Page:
Unlike many other democracies, Election Day in the United States are not federal holidays. This means Americans need to take time off work, often without pay, to head to the polls and exercise their fundamental right to vote.
This year, voters nationwide face an additional difficulty: the COVID-19 pandemic.
In response, numerous companies have stepped up to help voters in the US overcome barriers and exercise their civic duty during the 2020 presidential election on Nov. 3.
Here are nine ways some of the biggest companies in the nation are supporting American voters this year.
1. Hundreds of companies are giving employees time off to vote.
Cisco, Procter & Gamble, and Verizon — as campaign partners for Global Citizen and HeadCount’s Just Vote — have committed to giving all of their employees time off to vote and volunteer this election.
The nonpartisan Time to Vote movement has also gathered more than 1,300 companies to pledge that their employees will have the time they need to cast their ballots.
For example, Walmart, the nation’s largest private employer, is offering its 1.5 million employees three paid hours to vote. Twitter will be giving employees an entire paid day off, and has promised to do the same for all future national election days that fall on a weekday. Other companies that have made similar commitments include Apple, Chobani, Starbucks, and many more.
2. Foot Locker is transforming stores into voter registration sites.
In partnership with nonprofit Rock the Vote, the shoe company is turning more than 2,000 of its US stores into temporary voter registration sites as a way to boost youth voter turnout in November’s election. Foot Locker is also working to increase voter turnout among its employees by offering “flexible voting hours and resources” to store associates on Election Day and during early voting periods.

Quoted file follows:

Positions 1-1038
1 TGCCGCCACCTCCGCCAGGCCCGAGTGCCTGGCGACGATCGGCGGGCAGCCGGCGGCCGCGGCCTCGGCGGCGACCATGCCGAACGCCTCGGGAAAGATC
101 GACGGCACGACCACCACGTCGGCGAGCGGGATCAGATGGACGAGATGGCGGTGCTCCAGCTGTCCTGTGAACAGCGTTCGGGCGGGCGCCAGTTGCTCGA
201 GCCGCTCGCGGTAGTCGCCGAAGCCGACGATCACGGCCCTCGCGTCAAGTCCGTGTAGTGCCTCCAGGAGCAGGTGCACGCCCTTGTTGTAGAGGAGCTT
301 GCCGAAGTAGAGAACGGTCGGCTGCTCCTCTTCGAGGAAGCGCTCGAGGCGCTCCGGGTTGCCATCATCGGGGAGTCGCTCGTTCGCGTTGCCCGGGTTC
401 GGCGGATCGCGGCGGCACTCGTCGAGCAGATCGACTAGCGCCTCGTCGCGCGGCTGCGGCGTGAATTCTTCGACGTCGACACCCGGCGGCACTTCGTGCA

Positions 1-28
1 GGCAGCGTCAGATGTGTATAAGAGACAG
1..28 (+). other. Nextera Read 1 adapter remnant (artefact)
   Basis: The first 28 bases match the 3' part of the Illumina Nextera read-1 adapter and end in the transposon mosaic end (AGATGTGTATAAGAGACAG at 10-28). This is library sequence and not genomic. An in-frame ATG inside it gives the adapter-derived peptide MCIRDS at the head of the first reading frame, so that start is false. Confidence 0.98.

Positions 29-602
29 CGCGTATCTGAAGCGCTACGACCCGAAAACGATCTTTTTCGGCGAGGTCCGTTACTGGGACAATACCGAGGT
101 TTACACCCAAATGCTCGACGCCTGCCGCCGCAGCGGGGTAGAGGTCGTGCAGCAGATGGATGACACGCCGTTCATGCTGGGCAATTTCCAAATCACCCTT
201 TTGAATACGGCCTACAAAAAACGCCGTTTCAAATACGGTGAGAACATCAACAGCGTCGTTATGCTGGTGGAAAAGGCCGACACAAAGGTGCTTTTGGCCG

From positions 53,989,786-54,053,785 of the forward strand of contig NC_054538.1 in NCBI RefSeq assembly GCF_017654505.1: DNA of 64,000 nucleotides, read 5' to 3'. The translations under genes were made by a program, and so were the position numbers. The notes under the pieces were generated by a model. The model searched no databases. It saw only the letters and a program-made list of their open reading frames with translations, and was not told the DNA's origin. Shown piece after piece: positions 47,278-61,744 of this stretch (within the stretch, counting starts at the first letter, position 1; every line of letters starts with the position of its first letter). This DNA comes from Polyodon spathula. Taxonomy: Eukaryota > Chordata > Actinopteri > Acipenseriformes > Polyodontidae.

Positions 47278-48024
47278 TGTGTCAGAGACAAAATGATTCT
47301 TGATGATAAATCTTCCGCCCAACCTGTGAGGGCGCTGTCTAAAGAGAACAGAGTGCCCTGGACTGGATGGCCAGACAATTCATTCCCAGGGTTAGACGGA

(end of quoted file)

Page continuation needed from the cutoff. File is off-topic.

3. The NBA is converting its stadiums into voting sites.
The National Basketball Association has long been known as the most politically engaged sports league in the US. This year, the NBA is converting empty basketball stadiums into voting sites for the 2020 presidential election, and using advertising slots to promote voter participation. Players have also begun wearing warm-up shirts that read “VOTE” as a constant reminder for American viewers to engage in their civic duty.
4. Lyft and Uber are offering discounted rides on Election Day.
Lyft is working with partners such as When We All Vote and Vote.org to expand its "Ride to Vote" initiative, offering discounted rides on Election Day. The company is also working with nonprofits through its LyftUp program to offer free and discounted rides in communities with limited access to transportation — a known barrier to voting.
In addition to providing its employees with paid time off, Uber has teamed up with TurboVote to help its riders, drivers, and delivery people register to vote and request absentee ballots through its apps. On Election Day, the company will be offering discounted rides to the polls, and delivering snacks to voters waiting to cast a ballot, thanks to a partnership with Pizza to the Polls.